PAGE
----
The House Finch is one that delights backyard birders with their social antics and the sweetness of their song. Beyond the feeders they readily visit, here are three fun things to know about the House Finch.

Their diet colors their feathers

In addition to his sweet, somewhat buzzy song, the male House Finch is known for the wash of red on his head, face and breast that transitions to brown-streaked feathers. Compare the birds in a flock, and you may notice differences in shades of red between individual males. They may sport orangey-red or even yellow feathers. How does this happen? Like other birds with red, orange or yellow plumage, it’s all diet dependent. Some of the seeds and plants they eat contain pigments called carotenoids. The more carotenoids they eat, the redder their feathers get. And the redder the feathers, the more likely they are to attract a female.  Males are brownish overall with red forehead, throat and breast. They also have thick brown streaks on their flank areas. Females in contrast, will be brownish-gray with overall streaks and a plain face.

House Finches are western transplants

What gives the House Finch its name? It's for the simple fact that where there are houses, you’ll find these finches. They're at home in cities and suburbs, and in rural areas, they'll gravitate to barns and houses. Though you'll find them throughout the East Coast and the south, House Finches are actually natives to the Western U.S. What happened? Back in the 1940s, House Finches were marketed in New York, sold in cages as “Hollywood finches.” Once officials caught wind of this scheme, which was illegal under the Migratory Bird Treaty Act, pet shop owners set them free in Long Island to avoid fines. Since then, the so-called eastern branch of the House Finch family expanded and flourished.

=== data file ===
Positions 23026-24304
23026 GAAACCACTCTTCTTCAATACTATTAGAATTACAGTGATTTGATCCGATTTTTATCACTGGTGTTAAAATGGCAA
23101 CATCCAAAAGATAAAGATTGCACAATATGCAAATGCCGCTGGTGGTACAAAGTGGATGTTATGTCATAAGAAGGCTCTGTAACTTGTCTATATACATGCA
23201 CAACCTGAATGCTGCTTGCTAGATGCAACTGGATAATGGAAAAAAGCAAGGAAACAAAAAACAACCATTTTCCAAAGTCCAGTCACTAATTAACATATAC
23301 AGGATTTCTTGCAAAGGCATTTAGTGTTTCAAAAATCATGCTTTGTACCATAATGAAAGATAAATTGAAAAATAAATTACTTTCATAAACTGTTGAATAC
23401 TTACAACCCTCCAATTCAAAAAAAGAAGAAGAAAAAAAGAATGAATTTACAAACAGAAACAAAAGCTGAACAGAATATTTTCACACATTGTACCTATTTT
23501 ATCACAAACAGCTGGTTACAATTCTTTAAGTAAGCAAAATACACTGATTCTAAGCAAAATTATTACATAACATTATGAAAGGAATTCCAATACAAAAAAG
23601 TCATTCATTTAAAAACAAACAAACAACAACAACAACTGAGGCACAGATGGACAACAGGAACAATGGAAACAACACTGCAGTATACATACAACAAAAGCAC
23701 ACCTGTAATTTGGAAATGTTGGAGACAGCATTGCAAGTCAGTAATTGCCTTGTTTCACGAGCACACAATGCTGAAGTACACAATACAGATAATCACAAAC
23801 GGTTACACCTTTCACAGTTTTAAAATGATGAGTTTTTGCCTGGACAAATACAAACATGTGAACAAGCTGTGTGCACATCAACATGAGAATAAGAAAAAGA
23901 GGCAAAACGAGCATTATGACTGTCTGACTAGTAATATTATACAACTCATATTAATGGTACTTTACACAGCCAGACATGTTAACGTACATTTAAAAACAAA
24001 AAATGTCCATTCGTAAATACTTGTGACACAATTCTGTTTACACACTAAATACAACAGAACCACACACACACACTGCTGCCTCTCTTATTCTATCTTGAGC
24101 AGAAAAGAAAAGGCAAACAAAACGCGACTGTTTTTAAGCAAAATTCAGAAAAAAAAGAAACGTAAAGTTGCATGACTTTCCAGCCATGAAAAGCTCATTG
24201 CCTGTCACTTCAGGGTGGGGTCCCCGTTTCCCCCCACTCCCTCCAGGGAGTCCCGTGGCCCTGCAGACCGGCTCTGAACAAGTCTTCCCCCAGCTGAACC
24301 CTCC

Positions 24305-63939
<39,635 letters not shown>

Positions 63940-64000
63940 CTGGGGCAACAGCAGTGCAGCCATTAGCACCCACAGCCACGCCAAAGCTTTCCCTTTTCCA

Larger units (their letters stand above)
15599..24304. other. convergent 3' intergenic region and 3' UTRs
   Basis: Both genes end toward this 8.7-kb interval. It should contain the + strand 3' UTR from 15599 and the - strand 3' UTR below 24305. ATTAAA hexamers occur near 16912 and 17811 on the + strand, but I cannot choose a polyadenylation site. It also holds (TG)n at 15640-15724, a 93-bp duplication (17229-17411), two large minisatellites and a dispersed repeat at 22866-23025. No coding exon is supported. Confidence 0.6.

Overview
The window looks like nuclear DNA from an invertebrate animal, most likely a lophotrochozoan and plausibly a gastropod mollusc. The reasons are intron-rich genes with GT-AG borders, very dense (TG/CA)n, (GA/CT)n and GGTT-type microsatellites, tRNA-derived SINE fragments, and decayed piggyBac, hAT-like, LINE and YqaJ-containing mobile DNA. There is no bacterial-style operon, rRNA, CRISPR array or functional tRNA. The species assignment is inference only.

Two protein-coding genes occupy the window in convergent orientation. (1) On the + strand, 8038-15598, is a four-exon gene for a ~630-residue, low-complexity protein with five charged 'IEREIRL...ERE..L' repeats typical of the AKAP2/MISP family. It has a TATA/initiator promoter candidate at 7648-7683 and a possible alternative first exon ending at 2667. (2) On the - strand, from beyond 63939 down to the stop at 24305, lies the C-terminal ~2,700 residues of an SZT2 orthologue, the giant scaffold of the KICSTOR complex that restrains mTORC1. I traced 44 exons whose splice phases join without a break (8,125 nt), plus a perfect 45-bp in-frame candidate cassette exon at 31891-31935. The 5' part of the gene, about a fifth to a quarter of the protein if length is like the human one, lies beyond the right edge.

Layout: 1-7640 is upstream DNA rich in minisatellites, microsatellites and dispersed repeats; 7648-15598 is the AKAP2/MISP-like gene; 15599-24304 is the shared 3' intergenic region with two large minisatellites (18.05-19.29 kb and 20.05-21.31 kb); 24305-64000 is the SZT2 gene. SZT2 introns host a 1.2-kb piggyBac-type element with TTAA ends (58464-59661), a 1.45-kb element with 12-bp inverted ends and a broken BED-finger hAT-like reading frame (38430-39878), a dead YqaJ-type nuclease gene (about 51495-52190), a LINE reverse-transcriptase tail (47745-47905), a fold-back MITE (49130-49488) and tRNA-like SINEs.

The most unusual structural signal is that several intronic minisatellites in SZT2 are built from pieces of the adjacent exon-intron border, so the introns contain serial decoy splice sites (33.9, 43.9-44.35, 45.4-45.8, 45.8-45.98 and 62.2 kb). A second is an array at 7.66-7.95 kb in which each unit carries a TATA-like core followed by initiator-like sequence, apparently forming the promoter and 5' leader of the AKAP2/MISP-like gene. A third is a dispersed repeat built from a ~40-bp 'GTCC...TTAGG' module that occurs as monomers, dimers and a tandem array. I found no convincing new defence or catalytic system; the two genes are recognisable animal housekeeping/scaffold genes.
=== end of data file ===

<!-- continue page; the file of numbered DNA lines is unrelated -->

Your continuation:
House Finches stay away from creepy crawlies

The House Finch diet is almost entirely plant-based, subsisting of buds, weeds and seeds. Unlike their fellow vegetarians, though, they don’t feed worms and insects to their nestlings. These birds often travel in flocks, foraging for food, sometimes in large groups. Once these social birds discover your feeder, you may find yourself playing host to the entire charm of House Finches!

Keep the House Finches fed and singing through the fall and winter by setting out a high-quality, handcrafted blend chock-full of nutritious seeds and nuts, such as Lyric Supreme Wild Bird Mix.

Finch father feeding his young. Thinkstock